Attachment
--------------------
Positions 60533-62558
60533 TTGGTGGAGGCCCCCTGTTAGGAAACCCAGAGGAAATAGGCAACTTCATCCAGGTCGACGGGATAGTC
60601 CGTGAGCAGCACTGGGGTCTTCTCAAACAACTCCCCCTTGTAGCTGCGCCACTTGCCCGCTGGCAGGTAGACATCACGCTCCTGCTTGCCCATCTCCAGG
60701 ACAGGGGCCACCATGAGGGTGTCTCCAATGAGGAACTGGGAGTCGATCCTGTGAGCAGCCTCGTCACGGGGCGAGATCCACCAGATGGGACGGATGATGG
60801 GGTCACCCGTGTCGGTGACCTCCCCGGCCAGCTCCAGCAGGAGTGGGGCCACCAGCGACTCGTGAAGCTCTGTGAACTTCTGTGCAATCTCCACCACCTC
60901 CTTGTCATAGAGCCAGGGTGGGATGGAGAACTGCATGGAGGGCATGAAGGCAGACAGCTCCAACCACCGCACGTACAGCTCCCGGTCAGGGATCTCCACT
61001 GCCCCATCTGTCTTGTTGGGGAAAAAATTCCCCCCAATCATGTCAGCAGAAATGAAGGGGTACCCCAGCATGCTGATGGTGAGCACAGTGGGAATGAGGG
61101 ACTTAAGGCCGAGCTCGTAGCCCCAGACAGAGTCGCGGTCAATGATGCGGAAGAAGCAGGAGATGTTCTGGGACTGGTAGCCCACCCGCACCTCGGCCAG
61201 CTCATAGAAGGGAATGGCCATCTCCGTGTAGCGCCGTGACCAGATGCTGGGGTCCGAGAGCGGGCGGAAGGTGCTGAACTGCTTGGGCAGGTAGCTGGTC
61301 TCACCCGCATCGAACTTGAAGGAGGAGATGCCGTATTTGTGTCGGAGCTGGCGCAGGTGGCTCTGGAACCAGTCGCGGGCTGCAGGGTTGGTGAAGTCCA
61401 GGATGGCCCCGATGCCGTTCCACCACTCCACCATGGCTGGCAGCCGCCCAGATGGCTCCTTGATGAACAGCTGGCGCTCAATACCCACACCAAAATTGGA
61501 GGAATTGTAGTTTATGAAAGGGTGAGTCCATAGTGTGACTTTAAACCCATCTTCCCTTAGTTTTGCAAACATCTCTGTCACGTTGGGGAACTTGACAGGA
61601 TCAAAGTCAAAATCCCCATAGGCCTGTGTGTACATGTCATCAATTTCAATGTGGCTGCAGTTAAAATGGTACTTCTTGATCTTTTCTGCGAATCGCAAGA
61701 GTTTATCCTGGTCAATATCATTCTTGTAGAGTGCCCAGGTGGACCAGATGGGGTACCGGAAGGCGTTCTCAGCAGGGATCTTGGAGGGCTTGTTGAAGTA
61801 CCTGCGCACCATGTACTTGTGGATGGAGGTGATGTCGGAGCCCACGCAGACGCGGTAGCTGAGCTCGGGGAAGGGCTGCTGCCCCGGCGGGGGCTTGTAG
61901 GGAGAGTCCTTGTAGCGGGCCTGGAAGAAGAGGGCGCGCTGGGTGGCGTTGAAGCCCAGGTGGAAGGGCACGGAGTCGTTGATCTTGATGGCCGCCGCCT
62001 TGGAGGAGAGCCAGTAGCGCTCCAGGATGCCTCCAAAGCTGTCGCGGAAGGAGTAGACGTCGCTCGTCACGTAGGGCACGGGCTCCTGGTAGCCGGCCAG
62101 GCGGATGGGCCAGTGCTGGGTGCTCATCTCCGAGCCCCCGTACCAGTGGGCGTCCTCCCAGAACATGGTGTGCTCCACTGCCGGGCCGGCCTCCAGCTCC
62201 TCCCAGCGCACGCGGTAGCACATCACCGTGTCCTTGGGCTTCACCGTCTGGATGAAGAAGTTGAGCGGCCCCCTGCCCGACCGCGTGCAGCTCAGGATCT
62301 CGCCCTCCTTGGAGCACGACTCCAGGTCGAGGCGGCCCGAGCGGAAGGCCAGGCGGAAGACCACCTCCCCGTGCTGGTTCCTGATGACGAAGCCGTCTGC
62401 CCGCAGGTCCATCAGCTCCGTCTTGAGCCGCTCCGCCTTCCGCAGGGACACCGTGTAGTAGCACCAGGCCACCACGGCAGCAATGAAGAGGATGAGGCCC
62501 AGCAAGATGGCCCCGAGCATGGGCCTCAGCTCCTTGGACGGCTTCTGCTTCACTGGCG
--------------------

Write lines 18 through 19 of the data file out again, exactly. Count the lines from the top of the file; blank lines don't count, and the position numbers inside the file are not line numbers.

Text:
62101 GCGGATGGGCCAGTGCTGGGTGCTCATCTCCGAGCCCCCGTACCAGTGGGCGTCCTCCCAGAACATGGTGTGCTCCACTGCCGGGCCGGCCTCCAGCTCC
62201 TCCCAGCGCACGCGGTAGCACATCACCGTGTCCTTGGGCTTCACCGTCTGGATGAAGAAGTTGAGCGGCCCCCTGCCCGACCGCGTGCAGCTCAGGATCT